Re: [OPE] Chartalist theory of money

From: Dave Zachariah <>
Date: Wed Jun 10 2009 - 04:19:47 EDT


Could you give a reference to a recent book on "primitive money" so that I
could look up some of the evidence and arguments?

you wrote:

I do not argue that the state theory of money is completely wrong.

You have not argued perhaps, but you have certainly asserted it:

There is not a shred of historical evidence that it was the state which
originally invented money.

back in March.

So, the "commodity theory of money" has a certain validity in certain
historical epochs in which exchange was indeed facilitated by one or several
money commodities.

One immediate problem with the kauri shell-theory (or any other variation)
is who produced kauri shells, and how did these producers trade them? The
story presented on the webpage that you linked says:

"To find the origin of money is not easy. The change developed from barter,
“I give you three sheep and you give me a cow”, which was exceedingly
cumbersome. Gradually people realized that some things are more valuable
than others and at the same time currency is a more compact method. It
didn’t matter if they were stones, feather, shells and later on precious
metals …"

But this is a myth, going back at least to the times of Adam Smith, that is
demolished in Innes's paper. Petty producers within a society found ways to
record and settle debt as a means of facilitating commodity exchange. I
think there is a significant body of evidence that the establishment of a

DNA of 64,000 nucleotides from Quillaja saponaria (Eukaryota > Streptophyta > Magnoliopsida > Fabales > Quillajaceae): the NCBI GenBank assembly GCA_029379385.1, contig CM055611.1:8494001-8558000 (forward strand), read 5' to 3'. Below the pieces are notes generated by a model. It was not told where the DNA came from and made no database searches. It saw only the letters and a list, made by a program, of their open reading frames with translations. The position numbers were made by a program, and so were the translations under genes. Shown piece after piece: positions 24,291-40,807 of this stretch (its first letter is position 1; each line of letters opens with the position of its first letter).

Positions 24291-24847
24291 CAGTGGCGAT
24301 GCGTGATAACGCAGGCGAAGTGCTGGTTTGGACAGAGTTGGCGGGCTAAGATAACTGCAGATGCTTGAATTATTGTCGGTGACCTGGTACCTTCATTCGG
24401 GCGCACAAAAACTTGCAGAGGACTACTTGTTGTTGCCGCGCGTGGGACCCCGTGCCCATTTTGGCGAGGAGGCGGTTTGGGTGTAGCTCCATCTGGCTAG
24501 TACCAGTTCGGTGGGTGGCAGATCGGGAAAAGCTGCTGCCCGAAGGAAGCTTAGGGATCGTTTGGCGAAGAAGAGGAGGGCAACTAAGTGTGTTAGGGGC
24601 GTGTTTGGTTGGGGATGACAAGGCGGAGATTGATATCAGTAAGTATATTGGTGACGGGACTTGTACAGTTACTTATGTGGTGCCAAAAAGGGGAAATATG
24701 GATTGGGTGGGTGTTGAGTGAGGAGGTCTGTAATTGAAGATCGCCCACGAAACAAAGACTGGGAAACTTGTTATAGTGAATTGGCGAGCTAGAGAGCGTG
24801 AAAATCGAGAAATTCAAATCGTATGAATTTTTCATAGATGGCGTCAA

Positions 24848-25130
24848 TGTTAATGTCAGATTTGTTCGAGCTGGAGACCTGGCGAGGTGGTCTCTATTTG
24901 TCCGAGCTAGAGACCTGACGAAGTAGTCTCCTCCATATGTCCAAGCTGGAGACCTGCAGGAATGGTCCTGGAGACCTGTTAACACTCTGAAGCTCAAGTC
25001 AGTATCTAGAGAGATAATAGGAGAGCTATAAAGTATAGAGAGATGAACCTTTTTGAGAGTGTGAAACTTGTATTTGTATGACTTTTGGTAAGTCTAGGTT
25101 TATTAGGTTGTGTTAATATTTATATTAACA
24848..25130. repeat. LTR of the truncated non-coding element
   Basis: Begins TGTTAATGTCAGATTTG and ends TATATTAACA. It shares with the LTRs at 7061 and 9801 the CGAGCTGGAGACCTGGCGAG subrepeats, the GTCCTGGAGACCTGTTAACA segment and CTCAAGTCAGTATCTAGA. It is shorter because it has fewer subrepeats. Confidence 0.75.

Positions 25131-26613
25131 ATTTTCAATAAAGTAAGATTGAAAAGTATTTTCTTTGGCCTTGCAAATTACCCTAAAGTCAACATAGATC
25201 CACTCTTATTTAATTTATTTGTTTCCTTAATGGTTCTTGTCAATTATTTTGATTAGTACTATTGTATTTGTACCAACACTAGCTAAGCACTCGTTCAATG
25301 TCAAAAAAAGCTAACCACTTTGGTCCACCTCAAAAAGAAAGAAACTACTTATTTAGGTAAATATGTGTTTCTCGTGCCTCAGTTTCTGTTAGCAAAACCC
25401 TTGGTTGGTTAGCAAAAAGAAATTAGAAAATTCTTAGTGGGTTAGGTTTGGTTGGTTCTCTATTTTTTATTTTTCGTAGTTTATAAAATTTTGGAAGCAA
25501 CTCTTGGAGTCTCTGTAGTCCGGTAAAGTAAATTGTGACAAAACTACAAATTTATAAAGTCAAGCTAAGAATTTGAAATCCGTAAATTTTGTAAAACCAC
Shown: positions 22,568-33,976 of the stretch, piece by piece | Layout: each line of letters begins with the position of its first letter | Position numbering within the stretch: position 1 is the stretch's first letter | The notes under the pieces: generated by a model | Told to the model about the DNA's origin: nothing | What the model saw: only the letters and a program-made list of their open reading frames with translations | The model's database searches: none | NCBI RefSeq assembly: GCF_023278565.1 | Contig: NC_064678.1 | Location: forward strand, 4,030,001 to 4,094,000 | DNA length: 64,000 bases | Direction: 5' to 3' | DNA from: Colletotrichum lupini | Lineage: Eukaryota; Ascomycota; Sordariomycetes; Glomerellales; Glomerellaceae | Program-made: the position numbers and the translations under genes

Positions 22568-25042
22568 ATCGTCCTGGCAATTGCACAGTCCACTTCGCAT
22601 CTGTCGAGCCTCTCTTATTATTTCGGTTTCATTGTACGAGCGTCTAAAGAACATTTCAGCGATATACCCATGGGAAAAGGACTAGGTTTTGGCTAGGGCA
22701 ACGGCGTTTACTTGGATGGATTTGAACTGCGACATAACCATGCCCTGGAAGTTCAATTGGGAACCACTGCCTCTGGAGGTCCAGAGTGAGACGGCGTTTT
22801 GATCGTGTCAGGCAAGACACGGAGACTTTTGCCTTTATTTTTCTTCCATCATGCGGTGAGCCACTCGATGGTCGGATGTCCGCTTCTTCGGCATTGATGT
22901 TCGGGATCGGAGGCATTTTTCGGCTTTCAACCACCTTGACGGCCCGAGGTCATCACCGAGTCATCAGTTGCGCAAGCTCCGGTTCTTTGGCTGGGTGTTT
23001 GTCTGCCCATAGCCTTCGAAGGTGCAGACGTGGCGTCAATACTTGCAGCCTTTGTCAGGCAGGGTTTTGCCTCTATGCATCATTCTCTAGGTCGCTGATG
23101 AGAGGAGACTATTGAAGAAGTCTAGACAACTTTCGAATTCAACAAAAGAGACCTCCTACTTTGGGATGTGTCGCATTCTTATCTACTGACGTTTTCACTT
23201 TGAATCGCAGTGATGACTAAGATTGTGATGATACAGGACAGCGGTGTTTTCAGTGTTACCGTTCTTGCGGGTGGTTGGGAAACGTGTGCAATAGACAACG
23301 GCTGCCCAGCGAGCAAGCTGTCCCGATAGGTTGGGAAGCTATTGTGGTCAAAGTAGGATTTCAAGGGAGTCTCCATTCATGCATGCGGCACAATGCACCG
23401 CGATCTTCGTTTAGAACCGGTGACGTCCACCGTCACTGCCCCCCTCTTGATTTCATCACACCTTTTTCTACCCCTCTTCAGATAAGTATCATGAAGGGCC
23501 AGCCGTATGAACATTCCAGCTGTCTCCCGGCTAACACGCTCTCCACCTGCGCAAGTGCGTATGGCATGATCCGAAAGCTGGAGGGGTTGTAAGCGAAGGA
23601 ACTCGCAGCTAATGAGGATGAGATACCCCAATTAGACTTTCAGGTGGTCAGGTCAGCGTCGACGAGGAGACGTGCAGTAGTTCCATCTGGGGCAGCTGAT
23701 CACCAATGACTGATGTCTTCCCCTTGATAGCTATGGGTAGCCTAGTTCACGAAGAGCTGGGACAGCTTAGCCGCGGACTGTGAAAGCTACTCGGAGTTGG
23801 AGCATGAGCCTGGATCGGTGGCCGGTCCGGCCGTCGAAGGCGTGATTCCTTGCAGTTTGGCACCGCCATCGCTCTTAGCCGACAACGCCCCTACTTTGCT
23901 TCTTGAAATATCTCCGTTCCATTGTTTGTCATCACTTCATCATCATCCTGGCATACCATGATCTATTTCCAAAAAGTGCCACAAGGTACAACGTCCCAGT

universal equivalent was an act of state power.

But in fact if Marx is read carefully, I think it is clear that he never
claims that the money-commodity describes the essence of money, nor that the
forms that money can take, are fixed once and for all. His main claim is
only that the appearance of money is "the necessary consequence and outcome
of the development of the exchange process", once it has overcome important
obstacles and restrictions on trade - but this says nothing yet about the
role which states may, or may not play, in facilitating this process.

This is of course a separate albeit interesting question, in the domain of
the history of economic thought. However, I think Marx's presentation in
Vol. 1 does not really uncover the process but ultimately rests on the same
myth as above. Somewhere a universal equivalent has to be established he
argues but how this occurs and how the exchange process could proceed before
this was established is not historically accurate in my view.

//Dave Z

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Received on Wed Jun 10 04:23:37 2009

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